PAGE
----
It is all too easy to equate village life in places like Kenya
with some form of spiritualism, but in reality, in many respects
village life in Kenya is very much like village life anywhere in
the world in terms of routines. Get out of bed, eat breakfast,
school, work or household chores, lunch, school, work or household
chores then a period of relaxing and play for the kids maybe
football, handball or with home made toys, then evening meal and
There are of course
differences such as the ease with which this routine is carried
out. Getting washed and preparing food is more challenging in a
village in Kenya as there are no taps for running water with many
in a village having to walk 3-4 hours a day to collect this
water from shallow wells to meet their daily needs, however some
villages have a communal standpipe for water that's collected in
buckets sometimes carried using one of the children's playcarts.
Most can't pop upstairs to go to the toilet rather having to
share a communal one, often a hole in the ground with other
villagers which has implications for health, particularly that
of children, with waterborne diseases rife. Other common
illnesses include malaria and HIV/AIDS. (It is estimated that
due to disease in some villages in Kenya 25% of all children are
orphans with another 25% living with a single parent carer.) Making hot meals isn't simply a matter of turning the oven on
as only around 10% of rural Kenyans have access to electricity.
Instead, as the kitchen area of the home (which is normally constructed of
wood then finished off with mud) doesn't actually have a stove,
cooking is undertaken with charcoal or paraffin over stones on
the bare floor, with the resulting smoke permeating the entire
home, even with the windows (or rather shutters) open.
Food itself isn't available in supermarkets so the staple
diet is often meat stew when available supplemented by hoards of
rice and bread. Other popular meals include Ugali which is maize
boiled in water to a thick porridge like consistency and then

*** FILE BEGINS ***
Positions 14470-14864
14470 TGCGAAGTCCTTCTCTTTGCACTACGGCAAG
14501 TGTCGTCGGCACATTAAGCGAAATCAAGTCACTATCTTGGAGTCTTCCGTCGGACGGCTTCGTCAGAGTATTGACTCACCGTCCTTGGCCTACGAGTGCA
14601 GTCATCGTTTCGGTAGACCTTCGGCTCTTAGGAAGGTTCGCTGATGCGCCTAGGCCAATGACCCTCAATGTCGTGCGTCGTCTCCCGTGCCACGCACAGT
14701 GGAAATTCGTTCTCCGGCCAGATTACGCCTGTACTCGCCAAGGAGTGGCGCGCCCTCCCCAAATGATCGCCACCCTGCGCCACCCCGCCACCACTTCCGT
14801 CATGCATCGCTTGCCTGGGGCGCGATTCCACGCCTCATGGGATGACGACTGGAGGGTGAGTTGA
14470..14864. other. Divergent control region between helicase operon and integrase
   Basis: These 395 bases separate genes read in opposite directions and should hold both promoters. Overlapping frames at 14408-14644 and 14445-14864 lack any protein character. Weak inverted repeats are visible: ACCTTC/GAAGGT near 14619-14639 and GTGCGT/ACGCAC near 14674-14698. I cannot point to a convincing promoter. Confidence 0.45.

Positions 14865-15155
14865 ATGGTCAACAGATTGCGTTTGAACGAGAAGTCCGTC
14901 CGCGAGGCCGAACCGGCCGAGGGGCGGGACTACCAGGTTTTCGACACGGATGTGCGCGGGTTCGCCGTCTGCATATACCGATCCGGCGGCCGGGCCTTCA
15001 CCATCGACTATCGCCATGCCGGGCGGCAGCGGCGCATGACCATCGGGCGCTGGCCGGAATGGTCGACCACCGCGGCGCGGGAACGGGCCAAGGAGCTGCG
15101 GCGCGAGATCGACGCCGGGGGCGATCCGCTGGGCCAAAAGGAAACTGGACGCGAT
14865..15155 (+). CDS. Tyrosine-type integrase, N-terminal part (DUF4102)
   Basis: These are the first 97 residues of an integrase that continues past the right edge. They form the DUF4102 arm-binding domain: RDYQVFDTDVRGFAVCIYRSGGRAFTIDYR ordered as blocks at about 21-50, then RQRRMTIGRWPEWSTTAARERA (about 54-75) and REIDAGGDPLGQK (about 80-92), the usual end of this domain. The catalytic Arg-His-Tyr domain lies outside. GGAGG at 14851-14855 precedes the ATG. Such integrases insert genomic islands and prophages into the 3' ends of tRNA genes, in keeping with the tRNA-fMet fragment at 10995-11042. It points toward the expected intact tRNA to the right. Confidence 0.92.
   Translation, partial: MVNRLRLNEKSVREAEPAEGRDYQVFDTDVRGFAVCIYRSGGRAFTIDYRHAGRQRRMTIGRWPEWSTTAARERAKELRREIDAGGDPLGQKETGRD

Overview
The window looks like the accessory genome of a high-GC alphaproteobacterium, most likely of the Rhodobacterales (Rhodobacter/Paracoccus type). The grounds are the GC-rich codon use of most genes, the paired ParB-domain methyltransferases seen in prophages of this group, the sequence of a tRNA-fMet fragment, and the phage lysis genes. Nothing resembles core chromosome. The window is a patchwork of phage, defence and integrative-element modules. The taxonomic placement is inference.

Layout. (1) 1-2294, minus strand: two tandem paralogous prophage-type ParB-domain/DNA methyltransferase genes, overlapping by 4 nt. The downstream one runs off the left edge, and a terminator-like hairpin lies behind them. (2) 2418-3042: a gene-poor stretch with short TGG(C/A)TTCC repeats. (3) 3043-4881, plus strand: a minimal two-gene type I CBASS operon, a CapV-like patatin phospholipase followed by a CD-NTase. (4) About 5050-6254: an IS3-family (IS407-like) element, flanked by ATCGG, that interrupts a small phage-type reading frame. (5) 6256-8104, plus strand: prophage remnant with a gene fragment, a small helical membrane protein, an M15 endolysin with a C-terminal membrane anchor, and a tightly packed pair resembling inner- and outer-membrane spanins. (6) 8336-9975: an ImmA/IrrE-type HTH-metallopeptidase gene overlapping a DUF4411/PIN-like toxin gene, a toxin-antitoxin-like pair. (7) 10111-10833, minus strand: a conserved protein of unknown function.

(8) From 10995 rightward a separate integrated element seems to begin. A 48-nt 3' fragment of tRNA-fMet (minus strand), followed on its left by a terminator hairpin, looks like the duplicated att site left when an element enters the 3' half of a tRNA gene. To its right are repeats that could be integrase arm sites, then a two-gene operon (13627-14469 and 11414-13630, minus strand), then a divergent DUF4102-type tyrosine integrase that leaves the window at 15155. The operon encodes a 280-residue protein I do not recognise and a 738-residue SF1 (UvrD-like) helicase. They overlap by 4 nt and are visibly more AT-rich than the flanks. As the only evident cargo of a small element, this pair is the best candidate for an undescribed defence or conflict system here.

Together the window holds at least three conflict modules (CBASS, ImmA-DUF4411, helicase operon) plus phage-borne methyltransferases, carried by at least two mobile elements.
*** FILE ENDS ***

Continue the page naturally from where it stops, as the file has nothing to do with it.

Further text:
poured out onto a board or plate for everyone to dip into.
Sukuma wiki, a dish of sweet potato or pumpkin leaves and for
better off families Nyama choma which is roasted goat or
mutton meat. Additional foodstuff are bought and sold at a
weekly or sometimes bi-weekly market.
After breakfast and undertaking chores the children will set off
for school (below, left). However village schools are
rudimentary with desks, chairs blackboards and pencils but no
real equipment nor electricity. Children will attend this
village primary school until they are 13-14yrs old before taking
the Kenya Certificate of Primary Education which informs whether
they should attend high school or go onto training.
the reality is that most children will dropout of education at
this stage for, whilst primary schooling is free, high school is
not and its beyond the financial reach of many Kenyan villagers
costing as much as the equivalent of nine month's income every
Boys who drop out will go out to work with their fathers
whilst some girls are married off as young as 12-14yrs to reduce
the family burden. 79% of the Kenyan population live in rural
areas and around half live in poverty (less than 60p a day).
Rather than subsistence farming as in many African countries, in
many areas village men engage in the pastoral farming of cattle,
sheep, and goats particularly in the more arid regions where
camels are also raised. These animals help with transportation
as well as providing milk, blood, meat and wool/ hair for
clothes making. In Kenya the number of animals you own is
considered more important than land ownership.
However, recent droughts across the Horn of Africa have left
2.4 million Kenya villagers with food shortages
with an estimated 1.3 million in chronic need of assistance and
it is anticipated that this situation will deteriorate over the
coming years, particularly in the north of the country. This
lack of food has led to conflict in some areas as villagers find
themselves in conflict to secure grazing areas for the
livestock, with once close water supplies now sometimes more
than 12 miles distant. This video documentary charts daily life in a larger village
in Kenya with better services such as a Post Office and clinic.